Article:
In vertical levels, the X and Y position values are swapped.

1 Although the height and width of multi-screen objects are 8-bit, only values up to #$80 are valid due to the way their routine is coded.


Object 28

Object 28 handles the time limit bypass.

Format
N10-BBBB 0001CCCC R---AAAA
N New Screen flag
AAAA Ones
BBBB Tens
CCCC Hundreds
R Force timer reset flag
---- Currently unused


Object 2D

Object 2D is reserved by Lunar Magic for 5-byte custom user-defined objects. Although it's parsed by LM's hijacks, it's not actually tied to any routines normally.

Format
N10YYYYY 1101XXXX SSSSSSSS AAAAAAAA BBBBBBBB
N New Screen flag
YYYYY Y position
XXXX X position
SSSSSSSS Settings
AAAAAAAA Extension byte A
BBBBBBBB Extension byte B

ObjecTool uses extension byte A as the custom object number, while byte B is left free for use.

In vertical levels, the X and Y position values are swapped.


Extended Object 02

Extended object 02 serves as an expansion to the standard screen exit object. It's mostly identical to the original object, except byte 2 is moved to end to allow its high bits to be used.

Format
000ppppp 0000---- 00000010 dddddddd HHHHw11h
ppppp Screen number
w Water flag
HHHHhdddddddd Secondary exit ID
---- Currently unused


Background Data

When Layer 2 is stored as a background tilemap, it's compressed in the LC_RLE1 format:

Format
RLLLLLLL ...
R RLE flag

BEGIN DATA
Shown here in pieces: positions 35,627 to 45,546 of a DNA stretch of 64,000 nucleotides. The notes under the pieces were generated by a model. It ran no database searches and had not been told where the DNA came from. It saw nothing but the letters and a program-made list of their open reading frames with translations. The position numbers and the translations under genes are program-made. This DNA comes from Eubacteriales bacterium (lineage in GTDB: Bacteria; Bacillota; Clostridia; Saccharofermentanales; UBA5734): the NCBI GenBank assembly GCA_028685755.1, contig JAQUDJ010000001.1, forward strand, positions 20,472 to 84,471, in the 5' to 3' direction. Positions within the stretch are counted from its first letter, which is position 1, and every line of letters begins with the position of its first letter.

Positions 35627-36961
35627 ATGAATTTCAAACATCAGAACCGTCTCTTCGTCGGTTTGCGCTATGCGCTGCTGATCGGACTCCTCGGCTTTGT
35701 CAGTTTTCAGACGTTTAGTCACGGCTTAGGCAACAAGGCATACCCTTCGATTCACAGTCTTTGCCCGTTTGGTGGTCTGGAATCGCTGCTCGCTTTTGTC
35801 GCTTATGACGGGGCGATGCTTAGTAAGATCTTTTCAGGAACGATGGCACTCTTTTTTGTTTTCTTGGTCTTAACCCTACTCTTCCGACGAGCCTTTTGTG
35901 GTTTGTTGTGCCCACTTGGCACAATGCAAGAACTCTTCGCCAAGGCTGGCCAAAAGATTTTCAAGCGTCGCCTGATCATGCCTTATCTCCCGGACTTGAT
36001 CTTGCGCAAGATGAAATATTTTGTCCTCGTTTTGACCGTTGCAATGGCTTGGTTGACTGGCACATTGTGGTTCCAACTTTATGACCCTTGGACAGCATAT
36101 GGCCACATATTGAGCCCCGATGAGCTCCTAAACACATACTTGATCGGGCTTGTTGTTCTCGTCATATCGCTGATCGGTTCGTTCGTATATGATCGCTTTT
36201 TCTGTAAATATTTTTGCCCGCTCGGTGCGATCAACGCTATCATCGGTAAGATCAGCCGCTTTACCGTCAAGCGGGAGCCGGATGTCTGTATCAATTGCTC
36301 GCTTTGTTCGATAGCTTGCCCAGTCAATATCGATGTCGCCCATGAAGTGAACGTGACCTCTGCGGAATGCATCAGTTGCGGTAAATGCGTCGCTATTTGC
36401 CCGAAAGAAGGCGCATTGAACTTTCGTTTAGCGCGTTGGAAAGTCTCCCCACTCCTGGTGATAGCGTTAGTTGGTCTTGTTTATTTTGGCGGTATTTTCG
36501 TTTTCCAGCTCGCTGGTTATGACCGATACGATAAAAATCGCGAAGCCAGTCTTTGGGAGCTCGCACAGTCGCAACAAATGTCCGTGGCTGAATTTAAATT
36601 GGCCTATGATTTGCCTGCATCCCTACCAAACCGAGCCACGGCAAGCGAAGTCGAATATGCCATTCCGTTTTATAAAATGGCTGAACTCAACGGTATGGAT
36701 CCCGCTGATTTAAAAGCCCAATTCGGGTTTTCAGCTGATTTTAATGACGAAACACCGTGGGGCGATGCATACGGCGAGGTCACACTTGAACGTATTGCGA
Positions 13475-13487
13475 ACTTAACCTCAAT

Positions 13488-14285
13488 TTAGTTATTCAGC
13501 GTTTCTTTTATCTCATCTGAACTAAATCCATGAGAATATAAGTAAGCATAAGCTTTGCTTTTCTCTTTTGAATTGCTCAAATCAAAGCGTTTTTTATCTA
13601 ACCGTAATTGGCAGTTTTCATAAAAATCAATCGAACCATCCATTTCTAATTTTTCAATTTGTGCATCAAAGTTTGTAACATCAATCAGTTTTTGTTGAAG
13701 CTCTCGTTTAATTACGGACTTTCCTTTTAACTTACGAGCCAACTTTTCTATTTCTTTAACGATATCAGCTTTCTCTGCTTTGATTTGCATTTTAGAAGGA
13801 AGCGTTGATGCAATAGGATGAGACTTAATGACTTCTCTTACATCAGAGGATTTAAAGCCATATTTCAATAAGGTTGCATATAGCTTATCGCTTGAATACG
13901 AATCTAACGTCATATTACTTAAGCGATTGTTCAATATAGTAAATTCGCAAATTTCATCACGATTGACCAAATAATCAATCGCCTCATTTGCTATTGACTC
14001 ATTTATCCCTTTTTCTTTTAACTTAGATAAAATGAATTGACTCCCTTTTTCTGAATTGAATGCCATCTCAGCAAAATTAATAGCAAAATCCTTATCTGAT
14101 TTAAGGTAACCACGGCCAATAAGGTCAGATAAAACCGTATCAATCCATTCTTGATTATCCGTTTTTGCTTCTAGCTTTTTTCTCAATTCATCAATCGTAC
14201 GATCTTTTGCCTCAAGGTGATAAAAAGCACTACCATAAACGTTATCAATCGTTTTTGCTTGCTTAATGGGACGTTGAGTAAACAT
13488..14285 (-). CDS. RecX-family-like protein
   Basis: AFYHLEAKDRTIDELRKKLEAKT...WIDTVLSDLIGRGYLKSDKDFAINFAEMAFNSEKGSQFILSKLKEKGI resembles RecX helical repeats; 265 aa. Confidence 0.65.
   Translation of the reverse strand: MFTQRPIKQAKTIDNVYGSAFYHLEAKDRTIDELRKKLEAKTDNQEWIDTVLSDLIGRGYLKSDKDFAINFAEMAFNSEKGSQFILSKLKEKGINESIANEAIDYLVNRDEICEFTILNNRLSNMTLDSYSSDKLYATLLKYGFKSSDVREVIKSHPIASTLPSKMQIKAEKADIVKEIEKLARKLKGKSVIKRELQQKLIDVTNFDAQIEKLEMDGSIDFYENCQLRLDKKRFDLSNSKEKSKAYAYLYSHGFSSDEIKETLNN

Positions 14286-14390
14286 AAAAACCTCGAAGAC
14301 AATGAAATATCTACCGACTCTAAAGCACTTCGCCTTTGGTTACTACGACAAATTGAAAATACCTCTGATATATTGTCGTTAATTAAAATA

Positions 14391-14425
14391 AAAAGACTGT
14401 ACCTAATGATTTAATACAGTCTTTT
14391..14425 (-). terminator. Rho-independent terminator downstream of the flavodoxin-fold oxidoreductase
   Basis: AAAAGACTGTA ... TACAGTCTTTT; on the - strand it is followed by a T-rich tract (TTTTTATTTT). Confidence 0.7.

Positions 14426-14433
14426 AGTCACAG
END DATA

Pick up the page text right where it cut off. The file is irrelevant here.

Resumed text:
LLLLLLL Length
... If the RLE flag is clear, the following (length + 1) bytes are intepreted as direct tile data.
If the RLE flag is set, the following byte is repeated (length + 1) times.

A command of FF FF indicates the end of the data.

In its decompressed form, the tilemap data is written as direct 8-bit Map16 tiles numbers, with the entire left half of the BG written first, then the right half; in LM-modified ROMs, these sections extend a full 32 tiles vertically, although in the original game they only are 27 tiles tall. Additionally, in the original game, the high byte of each tile is then determined by where the data is actually located (page 0 if less than $0CE8FE, page 1 if greater), while in a LM-modified ROM, the high bytes of the tiles are just written in a second (identically-formatted) block following the low bytes.


Lastly, in the original game, whether or not Layer 2 is a BG tilemap or object data is determined by the bank byte of the data's pointer; if #$FF, it gets interpreted as a BG (and the byte is changed to #$0C), whereas any other value indicates object data. Lunar Magic changes this functionality so that BG tilemaps use the full 24-bit pointer, and instead moves the flag to determine its format to $0EF310:

Format
bBBB-FD-
D Data type; object (0) or tilemap (1)
F Flag to indicate the usage of the high nibble
BBB F bit set: Map16 bank to use for the BG
bBBB F bit clear: high byte for all BG Map16 tiles (only used for compatability with the original system)
-- Unused


Sprite Data

Sprite data consists of a single-byte header, followed by a list of all the sprites. If the first byte of a sprite is #$FF, it indicates the end of the data has been reached.

Format
yyyyEESY XXXXssss NNNNNNNN
Yyyyy Y position
EE Extra bits
XXXX X position
Sssss Screen number
NNNNNNNN Sprite ID

In vertical levels, the X and Y position values are swapped.

Note, however, that sprite data may not be limited to 3 bytes per sprite. As of Lunar Magic v1.80, any sprite may have up to four additional extension bytes defined, which immediately follow the relevant sprite's data (for up to 7 bytes per sprite). You can determine if any sprites do this by checking if read1($0EF30F) equals 0x42; if so, then a 0x400-byte table of each sprite's data size can be found at read3($0EF30C). The first 0x100 bytes of this table correspond to extra bit 0, the next 0x100 correspond to extra bit 1, etc.